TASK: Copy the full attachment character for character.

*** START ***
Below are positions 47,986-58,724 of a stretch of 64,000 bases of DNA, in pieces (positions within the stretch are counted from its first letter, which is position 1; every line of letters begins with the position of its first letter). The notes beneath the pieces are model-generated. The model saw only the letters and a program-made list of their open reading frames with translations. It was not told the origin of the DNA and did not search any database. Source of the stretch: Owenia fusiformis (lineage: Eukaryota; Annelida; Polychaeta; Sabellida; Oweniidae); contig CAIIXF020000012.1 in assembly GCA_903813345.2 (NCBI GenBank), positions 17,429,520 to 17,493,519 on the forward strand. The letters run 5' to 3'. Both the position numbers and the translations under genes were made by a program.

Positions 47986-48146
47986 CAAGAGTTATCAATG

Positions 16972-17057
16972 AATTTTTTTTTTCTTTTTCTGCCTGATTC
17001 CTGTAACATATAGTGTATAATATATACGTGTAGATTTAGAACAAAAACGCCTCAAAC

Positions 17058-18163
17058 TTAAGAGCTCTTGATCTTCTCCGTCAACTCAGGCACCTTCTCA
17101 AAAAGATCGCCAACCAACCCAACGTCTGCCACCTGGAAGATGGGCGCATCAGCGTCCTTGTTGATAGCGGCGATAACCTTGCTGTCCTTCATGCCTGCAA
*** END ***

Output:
Below are positions 47,986-58,724 of a stretch of 64,000 bases of DNA, in pieces (positions within the stretch are counted from its first letter, which is position 1; every line of letters begins with the position of its first letter). The notes beneath the pieces are model-generated. The model saw only the letters and a program-made list of their open reading frames with translations. It was not told the origin of the DNA and did not search any database. Source of the stretch: Owenia fusiformis (lineage: Eukaryota; Annelida; Polychaeta; Sabellida; Oweniidae); contig CAIIXF020000012.1 in assembly GCA_903813345.2 (NCBI GenBank), positions 17,429,520 to 17,493,519 on the forward strand. The letters run 5' to 3'. Both the position numbers and the translations under genes were made by a program.

Positions 47986-48146
47986 CAAGAGTTATCAATG

Positions 16972-17057
16972 AATTTTTTTTTTCTTTTTCTGCCTGATTC
17001 CTGTAACATATAGTGTATAATATATACGTGTAGATTTAGAACAAAAACGCCTCAAAC

Positions 17058-18163
17058 TTAAGAGCTCTTGATCTTCTCCGTCAACTCAGGCACCTTCTCA
17101 AAAAGATCGCCAACCAACCCAACGTCTGCCACCTGGAAGATGGGCGCATCAGCGTCCTTGTTGATAGCGGCGATAACCTTGCTGTCCTTCATGCCTGCAA